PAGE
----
Mickey Lake

S.V. Airlie
12-19-2010, 06:07 PM
Dang L.W., I hadn't seen those numbers before. That was depressing.



S.V. Airlie, the fear-mongers sank that idea. All they had to do was conjure images of scary terrorists breaking out of prisons in your backyard, and the tide was turned to N.I.M.B.Y. That's what I figured....same as in poughkeepsie

George.
12-20-2010, 06:42 AM
Another parallel: for centuries, ever since the revolution that established the Republic, its armed forces in time of war have been drawn from the general citizenry, by compulsion if necessary.

But then a new and terrible threat appeared, which had the people very afraid, perhaps irrationally so, for it was not a civilized army of the sort they had defeated before, but a horde of barbarians. The Republic suddenly saw itself having to fight two wars in distant lands. Turning to their elected leader, the people and the Senate allowed him to break precedent, and form an army which was basically purchased: the poorest citizens, induced to join through unprecedented payments and benefits, and complemented by outright mercenaries.

Now the Republic could make war without burdening its citizens with risky obligations. It is hard to run an empire on bread and circuses if occasionally you have to draft people indiscriminately to fight and die overseas.

Andrew Craig-Bennett
12-20-2010, 07:22 AM
May I comment? I don't think the parallel with the first century BC is very close, because the United States is nowhere near being torn apart by civil wars conducted by rival Generals, but George does have something of a point; one which extends to more or less all the nations bordering the North Atlantic. There is something of an air of bread and circuses for the plebs in our popular culture, citizen armies have been pretty much given up in favour of recruiting from the poorest classes and mercenaries, and wealth is concentrated in few hands.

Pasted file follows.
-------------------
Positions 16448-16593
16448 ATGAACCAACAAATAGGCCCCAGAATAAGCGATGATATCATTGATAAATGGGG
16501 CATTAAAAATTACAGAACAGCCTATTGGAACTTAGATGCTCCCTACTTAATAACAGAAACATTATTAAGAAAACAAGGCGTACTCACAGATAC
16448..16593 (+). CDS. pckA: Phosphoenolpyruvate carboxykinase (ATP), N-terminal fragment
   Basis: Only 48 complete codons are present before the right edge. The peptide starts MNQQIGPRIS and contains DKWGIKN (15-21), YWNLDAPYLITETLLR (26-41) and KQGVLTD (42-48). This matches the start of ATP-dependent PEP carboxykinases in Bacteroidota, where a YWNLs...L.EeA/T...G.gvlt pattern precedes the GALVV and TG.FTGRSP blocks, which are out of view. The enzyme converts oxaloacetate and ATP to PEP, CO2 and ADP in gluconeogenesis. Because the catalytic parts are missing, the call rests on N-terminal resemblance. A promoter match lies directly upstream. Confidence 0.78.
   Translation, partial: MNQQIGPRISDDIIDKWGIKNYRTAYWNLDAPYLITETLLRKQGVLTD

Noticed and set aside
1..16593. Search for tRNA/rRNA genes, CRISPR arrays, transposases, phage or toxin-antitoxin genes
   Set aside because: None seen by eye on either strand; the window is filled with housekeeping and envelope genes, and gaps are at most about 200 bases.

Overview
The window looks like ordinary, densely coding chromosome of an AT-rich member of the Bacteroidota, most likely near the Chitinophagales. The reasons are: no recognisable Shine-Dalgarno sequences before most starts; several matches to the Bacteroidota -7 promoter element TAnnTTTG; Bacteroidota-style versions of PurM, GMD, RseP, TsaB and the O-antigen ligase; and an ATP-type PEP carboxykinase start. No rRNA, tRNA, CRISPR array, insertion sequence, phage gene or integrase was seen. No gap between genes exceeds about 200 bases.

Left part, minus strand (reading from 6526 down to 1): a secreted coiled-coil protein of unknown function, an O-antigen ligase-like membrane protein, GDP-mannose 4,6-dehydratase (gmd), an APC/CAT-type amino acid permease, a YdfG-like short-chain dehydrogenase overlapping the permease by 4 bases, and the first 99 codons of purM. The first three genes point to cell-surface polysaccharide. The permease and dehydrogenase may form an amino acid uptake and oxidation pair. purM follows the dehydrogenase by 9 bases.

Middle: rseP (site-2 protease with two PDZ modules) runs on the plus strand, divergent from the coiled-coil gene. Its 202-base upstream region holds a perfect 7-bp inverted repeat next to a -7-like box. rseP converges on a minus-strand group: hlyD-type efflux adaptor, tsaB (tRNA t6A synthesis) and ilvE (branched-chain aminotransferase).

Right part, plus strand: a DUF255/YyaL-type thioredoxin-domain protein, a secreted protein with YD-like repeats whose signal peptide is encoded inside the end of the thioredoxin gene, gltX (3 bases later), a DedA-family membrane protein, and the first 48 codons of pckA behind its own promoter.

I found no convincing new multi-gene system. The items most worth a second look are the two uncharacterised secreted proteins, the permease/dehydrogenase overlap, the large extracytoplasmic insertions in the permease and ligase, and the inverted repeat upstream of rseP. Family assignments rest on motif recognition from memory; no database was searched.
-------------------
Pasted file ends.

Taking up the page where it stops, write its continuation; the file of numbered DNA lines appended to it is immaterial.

The last point is one that bothers me; we are seeing the ladders being drawn up, so to speak. This is an unseen side effect of IT; "the best is the enemy of the good" is having a devastating effect.

Tylerdurden
12-20-2010, 07:48 AM
If I was younger I might buy into what the naysayers put up in response to my posts relating to impending collapse but I see pretty clearly so many years down the road. The other fact is I do installs now for a emergency power company, a business that would not have existed 10 years ago.
While you all are being told it will be OK many are preparing like the devil and not just whack jobs. I just finished three 3000 gallon LP tanks buried to run a prefab bunker nearby. The customer, Lets say his forte is pleading in front of the supreme court and fly's here on the weekends to be with his family he just moved out of their Arlington Home.
I have done the same for some pretty large political figures including Federal Judges and management of a Few letter agency's. Funny how they don't think I am nuts but encourage me not to talk about it.
Bunker building by government and private interests has increased over 600% in the past decade according to the industry. Why? Do you think the government and those with money to afford such things are being irrational?

Jump on with the Naysayers and those with rose colored glasses if you must but remember when it does go bad these people more than likely will be the ones to slice your throat for a crust of bread. It's human nature and there are many examples throught history.

CK 17
12-20-2010, 11:04 AM
Sorry, but this is a bit on the long side and somewhat dated. However it might add some context to this thread. I don't subscibe to everything she is saying and perhaps the 10 steps have been suspended somewhat by the 2008/2010 elections.

http://www.youtube.com/watch?v=RjALf12PAWc